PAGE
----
SMBG frequency
In terms of frequency of SMBG, there is varied guidance. The American Diabetes Association (2009) recommends that people taking insulin should test their blood glucose levels three times per day, and Diabetes UK (2009) advises that testing should be agreed between an individual and their clinician based on current treatment and personal circumstances.

A pragmatic approach to the data seems to suggest that the ideal approach to blood glucose testing is “appropriate testing at the appropriate time for the appropriate individual with appropriate action taken from results”.

Blood glucose meters
In the UK, there are over 25 blood glucose meters currently being promoted to people with diabetes and healthcare professionals. Therefore, there is a wide selection available to meet all individuals’ needs, but for healthcare professionals this creates a challenge in understanding the operations of all the meter varieties. For this reason, a rationalised meter choice may confer benefit to people with diabetes, only if an associated training programme is established to enable all healthcare professionals within a locality to have a sound understanding of how a meter works. It is important that this meter choice is a joint decision incorporating all stakeholders to allow for cost-effectiveness.

When considering a choice of meter, the three factors that people with diabetes consider the highest priority are ease of use (no coding), small sample size and rapid test time. It is also important to consider the independent evidence available for each meter along with added-value services provided by the manufacturing companies (e.g. free meters, customer support, free replacement batteries) to ensure that a cost-effective product is used. Table 1 lists the test strips that are given with the currently available blood glucose meters in the UK that are of the no-coding variety and provides additional information that is useful for supporting a rational decision.

Evidence into action
NICE (2008) provides guidance on who should be offered SMBG, what SMBG should achieve and what aspects of SMBG should be assessed and how regularly (see Box 2), which should be carried out in a structured way and documented within the individual’s care plan.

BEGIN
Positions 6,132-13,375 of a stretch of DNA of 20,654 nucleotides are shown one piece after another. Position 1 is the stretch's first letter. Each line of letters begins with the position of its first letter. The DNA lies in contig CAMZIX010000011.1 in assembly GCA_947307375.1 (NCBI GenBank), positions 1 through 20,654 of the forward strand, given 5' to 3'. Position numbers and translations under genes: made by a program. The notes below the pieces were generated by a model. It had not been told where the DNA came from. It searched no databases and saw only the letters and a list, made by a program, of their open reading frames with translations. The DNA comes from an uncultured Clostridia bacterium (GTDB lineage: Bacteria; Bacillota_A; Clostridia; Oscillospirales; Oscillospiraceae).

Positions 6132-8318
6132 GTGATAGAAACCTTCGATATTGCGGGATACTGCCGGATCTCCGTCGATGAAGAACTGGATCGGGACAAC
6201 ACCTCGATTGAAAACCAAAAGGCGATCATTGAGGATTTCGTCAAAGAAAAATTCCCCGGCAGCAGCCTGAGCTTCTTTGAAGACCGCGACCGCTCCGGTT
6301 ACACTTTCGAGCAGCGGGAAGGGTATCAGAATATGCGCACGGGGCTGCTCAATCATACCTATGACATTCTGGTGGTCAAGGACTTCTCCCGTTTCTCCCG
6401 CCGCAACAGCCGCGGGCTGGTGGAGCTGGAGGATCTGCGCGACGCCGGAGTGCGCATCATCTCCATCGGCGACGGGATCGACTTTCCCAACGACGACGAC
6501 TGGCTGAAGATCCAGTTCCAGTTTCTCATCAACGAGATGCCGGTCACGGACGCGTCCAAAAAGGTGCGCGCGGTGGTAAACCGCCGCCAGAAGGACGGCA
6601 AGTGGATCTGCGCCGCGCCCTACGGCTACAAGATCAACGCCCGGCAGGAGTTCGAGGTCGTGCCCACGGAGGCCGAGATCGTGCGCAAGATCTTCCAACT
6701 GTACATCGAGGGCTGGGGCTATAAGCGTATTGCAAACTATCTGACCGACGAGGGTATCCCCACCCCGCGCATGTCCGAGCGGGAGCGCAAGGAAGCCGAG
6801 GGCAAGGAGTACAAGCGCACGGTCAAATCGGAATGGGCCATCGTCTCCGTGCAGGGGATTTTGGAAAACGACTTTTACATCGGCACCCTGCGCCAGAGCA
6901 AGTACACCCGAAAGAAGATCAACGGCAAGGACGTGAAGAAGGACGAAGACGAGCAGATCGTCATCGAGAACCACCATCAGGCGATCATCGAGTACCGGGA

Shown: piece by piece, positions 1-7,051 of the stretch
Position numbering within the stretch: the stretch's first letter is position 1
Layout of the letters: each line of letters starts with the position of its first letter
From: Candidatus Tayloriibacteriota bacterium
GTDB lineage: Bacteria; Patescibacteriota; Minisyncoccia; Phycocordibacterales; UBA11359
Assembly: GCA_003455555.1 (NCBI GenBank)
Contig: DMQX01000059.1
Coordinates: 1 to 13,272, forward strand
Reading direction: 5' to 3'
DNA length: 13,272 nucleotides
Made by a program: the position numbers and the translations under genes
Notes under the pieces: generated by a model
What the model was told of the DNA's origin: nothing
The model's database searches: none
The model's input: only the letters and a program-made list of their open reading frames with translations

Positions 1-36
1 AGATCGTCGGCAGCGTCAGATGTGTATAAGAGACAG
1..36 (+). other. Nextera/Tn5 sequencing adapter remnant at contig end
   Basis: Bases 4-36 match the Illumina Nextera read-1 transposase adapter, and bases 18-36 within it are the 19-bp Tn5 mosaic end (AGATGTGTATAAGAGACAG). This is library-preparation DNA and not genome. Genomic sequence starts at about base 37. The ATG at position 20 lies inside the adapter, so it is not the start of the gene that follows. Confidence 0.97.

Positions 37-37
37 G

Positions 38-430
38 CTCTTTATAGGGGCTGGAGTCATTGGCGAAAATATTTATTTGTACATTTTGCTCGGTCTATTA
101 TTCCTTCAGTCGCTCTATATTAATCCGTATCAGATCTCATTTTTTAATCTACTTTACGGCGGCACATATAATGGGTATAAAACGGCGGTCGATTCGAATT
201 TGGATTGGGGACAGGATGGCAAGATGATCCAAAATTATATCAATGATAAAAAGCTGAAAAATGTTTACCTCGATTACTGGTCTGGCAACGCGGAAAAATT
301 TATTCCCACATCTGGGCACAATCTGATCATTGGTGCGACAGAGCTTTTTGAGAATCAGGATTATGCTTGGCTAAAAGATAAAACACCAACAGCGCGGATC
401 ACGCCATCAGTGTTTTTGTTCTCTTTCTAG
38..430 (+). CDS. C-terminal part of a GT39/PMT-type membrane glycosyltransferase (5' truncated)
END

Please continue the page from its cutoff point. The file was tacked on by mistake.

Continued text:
The most appropriate way to ensure adoption of these recommendations is for different healthcare professionals to work alongside each other to develop a local joint plan for blood glucose testing. Stakeholders involved may include secondary care diabetes teams, intermediate care diabetes teams, GPs, practice nurses and/or community pharmacists. A local plan should include:

  • Who should and should not be testing.
  • How frequently individuals should test their blood glucose levels.
  • A rationalised meter choice and training plan for all stakeholders.
  • A quality assurance scheme for all meters used by healthcare professionals.
  • A review period for ensuring that the current plan remains up to date.

In the UK, an average of £300 000 is spent per 100 000 population on blood glucose testing strips (NHS National Prescribing Centre, 2009). A 20% cost saving on the prescription cost of strips and a 20% reduction in overall testing would realise a £108 000 saving per 100 000 population. For an average primary care trust (PCT) in England this may derive an annual recurrent saving of up to £324 000–£432 000 (based on an average PCT population of 300 000–400 000) – enough to fund nine or 10 DSNs for 1 year (Royal College of Nursing, 2011).

The Enfield experience
In 2008, NHS Enfield identified that 25 different varieties of blood glucose meters were being used locally. This presented a significant challenge for local healthcare professionals to have an understanding of all the available meters.